Knowing the difference between bad lighting and good lighting can save you from wasting valuable space on your flash cards and tons of editing time. While the difference is subjective based on intent, good light is generally directional and casts some shadow that give the subject a sense of shape. Bad light either hits the subject flatly, creates unwanted shadows or misses the subject entirely.

The quality of the light is more important than the quantity. Whereas poor quality light will be bad no matter what camera you’re using, most current digital SLRs can take a great photo in low light as long as it’s good quality.  Knowing what you’re looking at will tell you when to shoot and when to hold off (when in doubt shoot).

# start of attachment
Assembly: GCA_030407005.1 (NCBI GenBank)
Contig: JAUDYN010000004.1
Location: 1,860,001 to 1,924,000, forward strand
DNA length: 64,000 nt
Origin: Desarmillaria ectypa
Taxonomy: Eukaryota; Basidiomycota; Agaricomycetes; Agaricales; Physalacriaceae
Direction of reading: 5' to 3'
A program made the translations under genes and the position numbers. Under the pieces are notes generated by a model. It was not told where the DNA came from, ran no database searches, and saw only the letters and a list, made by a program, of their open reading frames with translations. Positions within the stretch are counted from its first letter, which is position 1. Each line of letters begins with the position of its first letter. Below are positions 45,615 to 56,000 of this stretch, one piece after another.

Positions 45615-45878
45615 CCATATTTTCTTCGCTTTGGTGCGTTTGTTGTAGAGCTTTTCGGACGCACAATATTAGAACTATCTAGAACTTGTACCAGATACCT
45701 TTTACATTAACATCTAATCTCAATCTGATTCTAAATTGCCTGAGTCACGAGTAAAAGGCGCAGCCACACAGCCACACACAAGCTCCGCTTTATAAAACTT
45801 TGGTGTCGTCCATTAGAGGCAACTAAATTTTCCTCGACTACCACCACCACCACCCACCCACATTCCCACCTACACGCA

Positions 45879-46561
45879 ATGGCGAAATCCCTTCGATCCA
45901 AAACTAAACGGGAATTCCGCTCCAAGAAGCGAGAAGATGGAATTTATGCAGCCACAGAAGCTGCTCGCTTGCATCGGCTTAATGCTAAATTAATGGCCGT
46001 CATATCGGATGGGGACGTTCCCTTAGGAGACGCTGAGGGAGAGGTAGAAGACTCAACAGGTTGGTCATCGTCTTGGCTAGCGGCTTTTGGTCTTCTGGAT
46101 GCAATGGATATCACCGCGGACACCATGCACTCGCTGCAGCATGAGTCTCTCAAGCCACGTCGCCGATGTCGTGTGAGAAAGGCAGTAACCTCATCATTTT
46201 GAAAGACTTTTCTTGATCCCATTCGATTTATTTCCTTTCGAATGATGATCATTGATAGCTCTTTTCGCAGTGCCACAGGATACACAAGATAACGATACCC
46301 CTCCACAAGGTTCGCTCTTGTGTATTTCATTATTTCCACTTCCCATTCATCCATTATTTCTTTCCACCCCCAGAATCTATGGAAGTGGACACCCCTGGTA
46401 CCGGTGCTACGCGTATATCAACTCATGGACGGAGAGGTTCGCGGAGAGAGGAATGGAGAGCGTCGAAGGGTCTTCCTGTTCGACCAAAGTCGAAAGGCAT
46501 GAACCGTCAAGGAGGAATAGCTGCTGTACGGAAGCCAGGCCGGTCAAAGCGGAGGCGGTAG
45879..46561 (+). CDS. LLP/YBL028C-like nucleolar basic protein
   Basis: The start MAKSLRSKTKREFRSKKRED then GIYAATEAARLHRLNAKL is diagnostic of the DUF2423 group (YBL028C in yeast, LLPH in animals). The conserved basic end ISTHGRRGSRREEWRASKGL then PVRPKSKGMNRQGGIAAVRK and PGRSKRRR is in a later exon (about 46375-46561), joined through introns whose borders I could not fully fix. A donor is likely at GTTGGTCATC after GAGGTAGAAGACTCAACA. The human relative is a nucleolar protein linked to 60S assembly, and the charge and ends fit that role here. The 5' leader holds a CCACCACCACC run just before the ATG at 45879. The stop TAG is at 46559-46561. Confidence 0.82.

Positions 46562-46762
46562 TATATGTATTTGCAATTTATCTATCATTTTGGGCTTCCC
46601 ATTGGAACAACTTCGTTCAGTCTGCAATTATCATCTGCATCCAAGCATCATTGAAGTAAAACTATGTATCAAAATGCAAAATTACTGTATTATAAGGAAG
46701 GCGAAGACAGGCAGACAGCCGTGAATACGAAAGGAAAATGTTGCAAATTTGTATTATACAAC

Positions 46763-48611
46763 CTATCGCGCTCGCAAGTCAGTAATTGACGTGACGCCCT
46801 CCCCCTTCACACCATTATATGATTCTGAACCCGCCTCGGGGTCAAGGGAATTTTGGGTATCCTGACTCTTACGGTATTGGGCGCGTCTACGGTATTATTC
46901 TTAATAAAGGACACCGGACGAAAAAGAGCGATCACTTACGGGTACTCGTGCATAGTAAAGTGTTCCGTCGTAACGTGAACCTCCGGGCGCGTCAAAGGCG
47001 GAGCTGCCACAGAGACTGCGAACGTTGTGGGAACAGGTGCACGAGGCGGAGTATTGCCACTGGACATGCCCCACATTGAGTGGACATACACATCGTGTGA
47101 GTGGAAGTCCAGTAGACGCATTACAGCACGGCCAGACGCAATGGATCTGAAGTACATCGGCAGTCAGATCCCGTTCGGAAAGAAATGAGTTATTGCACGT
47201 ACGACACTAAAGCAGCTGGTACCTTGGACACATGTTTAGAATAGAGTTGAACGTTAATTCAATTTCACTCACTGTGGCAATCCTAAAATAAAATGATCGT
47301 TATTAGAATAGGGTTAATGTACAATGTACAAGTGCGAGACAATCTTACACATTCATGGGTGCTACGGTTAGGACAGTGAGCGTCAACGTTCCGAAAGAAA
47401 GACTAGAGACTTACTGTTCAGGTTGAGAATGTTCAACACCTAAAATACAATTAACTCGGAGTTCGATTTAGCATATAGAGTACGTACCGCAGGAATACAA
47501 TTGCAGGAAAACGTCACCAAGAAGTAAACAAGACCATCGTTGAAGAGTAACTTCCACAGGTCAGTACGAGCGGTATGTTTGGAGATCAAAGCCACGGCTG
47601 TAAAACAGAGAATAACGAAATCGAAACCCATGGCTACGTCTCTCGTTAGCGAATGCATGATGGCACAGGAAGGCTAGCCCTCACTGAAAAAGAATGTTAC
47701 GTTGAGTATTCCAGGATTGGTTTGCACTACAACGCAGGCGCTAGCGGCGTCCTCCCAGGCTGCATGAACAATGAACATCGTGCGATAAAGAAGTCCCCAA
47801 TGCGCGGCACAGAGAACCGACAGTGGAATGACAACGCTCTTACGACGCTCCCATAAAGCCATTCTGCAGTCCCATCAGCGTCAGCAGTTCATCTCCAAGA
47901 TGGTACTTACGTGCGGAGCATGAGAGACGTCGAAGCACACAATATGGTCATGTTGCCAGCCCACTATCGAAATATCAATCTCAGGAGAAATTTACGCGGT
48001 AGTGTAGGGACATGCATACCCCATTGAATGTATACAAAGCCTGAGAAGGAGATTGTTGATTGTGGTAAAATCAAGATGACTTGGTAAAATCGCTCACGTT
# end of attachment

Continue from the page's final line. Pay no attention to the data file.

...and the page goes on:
The book Light: Science and Magic: An Introduction to Photographic Lighting is a great reference for photographers of all levels.

  1. Toby

    Hey Chris!
    I’d say most of the red light you get is “bad quality”… (kinda personal opinion probably).
    No matter how bright it ist, the pictures are mostly ****.
    How do you deal with red light??
    Regards!

  2. Caleb

    Toby,
    I feel your pain. Even worse are blue LED lights.
    I shoot at a local venue and the lights always have a blue wash.

    Are there any ways to compensate for the seemingly impossibly-blue light from LED’s? Yes, I’ve pushed WB to it’s max.

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